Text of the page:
This project, acquiring a 3D photogrammetric light stage instrument with automatic synchronization and registration for instantaneous scanning of 3D shapes with submillimeter accuracy, motion capture, and capture reflectance properties, aims to capture image samples up to 128 viewing angles and 156 lighting angles simultaneously. It will afford the instantaneous scanning of 3D shape with sub-millimeter accuracy in a range of sizes from a few cm up to several meters and will also afford capture of motion over time. Unlike most other photogrammetry systems, the device can also capture reflectance properties giving rise to accurate appearance. This instrument would contribute to a wide range of interdisciplinary projects and research (both at Stout and at neighboring Ph.D. granting institutions) as well as broader enrichment of the public through partnerships with art and history museums and non-profits. Photogrammetry-based systems acquire information about an object?s shape and appearance via images of the object from multiple angles. With a proper array of cameras the object can be captured in a fraction of a second and no markers or modification of the material of the object is necessary. Moreover, the precision and density of the data is comparable to laser scanning devices. Even more compelling is the similarity of this data to that captured by more complex and custom light stages used in computer graphics light field research. However, a gap still exists between these areas that this instrument, and the research it enables, will endeavor to eliminate. This instrument will support collaboration with photographers at the Minneapolis Institute of Art and with the director of the Goldstein Museum of Design. These museums are open to the public and have a common desire to spread their works into the wider community. This instrument will also contribute to the work of the company Xan Scan that seeks to capture objects of significant historical value (including Native American and ancient Chinese artifacts) from smaller public museums. Xan Scan shares these scans with schools providing broadening the access of students that would otherwise not be able to visit these museums in a very cost effective manner. The instrument will be used in several courses at the institution to enhance education of undergraduate students in design, computer science, and digital humanities. Students will have access to the facility and be better trained for research in these areas. The impact should spread further.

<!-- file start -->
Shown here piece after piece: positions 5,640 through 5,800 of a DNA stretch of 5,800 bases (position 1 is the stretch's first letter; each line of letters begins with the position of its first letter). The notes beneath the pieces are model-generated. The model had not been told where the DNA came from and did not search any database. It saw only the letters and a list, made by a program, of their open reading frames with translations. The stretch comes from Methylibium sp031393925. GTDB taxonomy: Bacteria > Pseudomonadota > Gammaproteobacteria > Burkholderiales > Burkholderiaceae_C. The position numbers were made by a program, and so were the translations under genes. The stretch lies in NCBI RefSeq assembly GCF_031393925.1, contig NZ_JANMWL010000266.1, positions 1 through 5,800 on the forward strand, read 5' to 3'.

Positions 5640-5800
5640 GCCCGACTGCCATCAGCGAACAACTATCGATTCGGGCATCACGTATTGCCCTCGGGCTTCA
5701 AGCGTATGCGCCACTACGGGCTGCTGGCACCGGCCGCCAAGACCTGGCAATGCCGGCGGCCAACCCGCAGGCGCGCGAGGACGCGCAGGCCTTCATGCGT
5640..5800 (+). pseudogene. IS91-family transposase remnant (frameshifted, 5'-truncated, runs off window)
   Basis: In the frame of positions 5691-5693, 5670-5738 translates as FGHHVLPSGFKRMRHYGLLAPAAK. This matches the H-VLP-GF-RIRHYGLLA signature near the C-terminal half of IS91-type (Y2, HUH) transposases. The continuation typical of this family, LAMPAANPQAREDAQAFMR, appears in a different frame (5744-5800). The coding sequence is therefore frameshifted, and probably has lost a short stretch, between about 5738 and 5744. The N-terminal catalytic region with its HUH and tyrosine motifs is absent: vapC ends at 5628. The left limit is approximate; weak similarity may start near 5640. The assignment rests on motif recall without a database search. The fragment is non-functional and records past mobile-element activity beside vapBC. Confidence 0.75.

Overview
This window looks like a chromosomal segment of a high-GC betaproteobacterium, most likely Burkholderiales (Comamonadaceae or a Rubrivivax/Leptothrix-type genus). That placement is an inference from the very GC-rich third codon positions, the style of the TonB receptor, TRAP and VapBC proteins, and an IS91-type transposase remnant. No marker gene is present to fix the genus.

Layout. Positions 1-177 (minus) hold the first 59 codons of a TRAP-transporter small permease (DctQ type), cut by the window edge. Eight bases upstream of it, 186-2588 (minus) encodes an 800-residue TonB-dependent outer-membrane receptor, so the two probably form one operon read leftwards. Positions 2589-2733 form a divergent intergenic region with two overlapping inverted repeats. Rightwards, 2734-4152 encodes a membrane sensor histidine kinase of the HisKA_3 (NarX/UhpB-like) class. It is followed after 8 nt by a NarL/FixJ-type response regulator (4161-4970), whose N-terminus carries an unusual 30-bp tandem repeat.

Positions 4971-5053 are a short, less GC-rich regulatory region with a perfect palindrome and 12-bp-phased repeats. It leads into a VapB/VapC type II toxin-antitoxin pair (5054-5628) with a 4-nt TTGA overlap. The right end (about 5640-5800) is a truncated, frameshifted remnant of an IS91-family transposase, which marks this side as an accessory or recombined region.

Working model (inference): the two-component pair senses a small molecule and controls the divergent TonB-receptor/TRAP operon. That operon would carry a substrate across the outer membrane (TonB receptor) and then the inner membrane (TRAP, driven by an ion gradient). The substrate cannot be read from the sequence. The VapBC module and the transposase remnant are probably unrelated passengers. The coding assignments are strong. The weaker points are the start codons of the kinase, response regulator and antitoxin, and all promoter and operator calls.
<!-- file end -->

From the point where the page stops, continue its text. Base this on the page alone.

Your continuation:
Due to the difficulty of entry into this area, commercial photogrammetry software and hardware has not realized the potential to connect to light field rendering research. The work enabled by this instrument seeks a remedy and provides an open standard for representing, rendering, and sharing this data. Some project examples are discussed, including work with designers to introduce photogrammetry based objects into the design process and museum curators, to scan objects for advanced archeological and historical research, as well as the development of digital exhibits for wider access to their artifacts. Despite the usefulness, photogrammetry has not been embraced by the archival preservation group, possibly because of insufficient understanding of the data and format and storage standards. Hence, archivists and historical personnel will be involved specifically with the goal of addressing these issues and establishing or expanding standards for metadata, photogrammetry images and 3D models.